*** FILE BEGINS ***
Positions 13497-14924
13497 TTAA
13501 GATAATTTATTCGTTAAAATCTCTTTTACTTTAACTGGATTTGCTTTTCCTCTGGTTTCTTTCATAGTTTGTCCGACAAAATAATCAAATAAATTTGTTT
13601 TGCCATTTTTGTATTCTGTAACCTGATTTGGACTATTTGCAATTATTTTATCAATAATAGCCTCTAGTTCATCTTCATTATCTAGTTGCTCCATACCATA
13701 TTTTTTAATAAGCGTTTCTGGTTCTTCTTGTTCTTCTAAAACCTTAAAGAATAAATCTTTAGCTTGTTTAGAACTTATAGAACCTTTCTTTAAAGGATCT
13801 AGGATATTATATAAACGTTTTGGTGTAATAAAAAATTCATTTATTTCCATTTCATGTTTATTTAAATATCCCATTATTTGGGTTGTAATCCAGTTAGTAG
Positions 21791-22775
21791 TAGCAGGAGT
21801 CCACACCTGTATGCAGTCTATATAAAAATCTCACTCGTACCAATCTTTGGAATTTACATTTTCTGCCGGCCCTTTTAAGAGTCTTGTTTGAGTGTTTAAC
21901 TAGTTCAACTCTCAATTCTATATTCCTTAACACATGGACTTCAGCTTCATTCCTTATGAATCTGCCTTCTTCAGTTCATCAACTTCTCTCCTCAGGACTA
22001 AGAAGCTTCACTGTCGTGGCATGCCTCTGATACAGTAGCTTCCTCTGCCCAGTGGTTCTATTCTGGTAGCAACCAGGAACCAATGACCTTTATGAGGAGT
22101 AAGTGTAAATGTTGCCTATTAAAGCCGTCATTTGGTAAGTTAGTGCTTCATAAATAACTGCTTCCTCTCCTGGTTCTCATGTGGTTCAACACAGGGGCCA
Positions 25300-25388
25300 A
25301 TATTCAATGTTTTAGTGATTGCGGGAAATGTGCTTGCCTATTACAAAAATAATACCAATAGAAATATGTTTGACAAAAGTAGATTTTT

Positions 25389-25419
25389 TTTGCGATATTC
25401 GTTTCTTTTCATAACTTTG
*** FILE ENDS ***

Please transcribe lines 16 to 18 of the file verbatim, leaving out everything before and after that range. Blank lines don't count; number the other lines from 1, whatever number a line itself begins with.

Positions 25389-25419
25389 TTTGCGATATTC
25401 GTTTCTTTTCATAACTTTG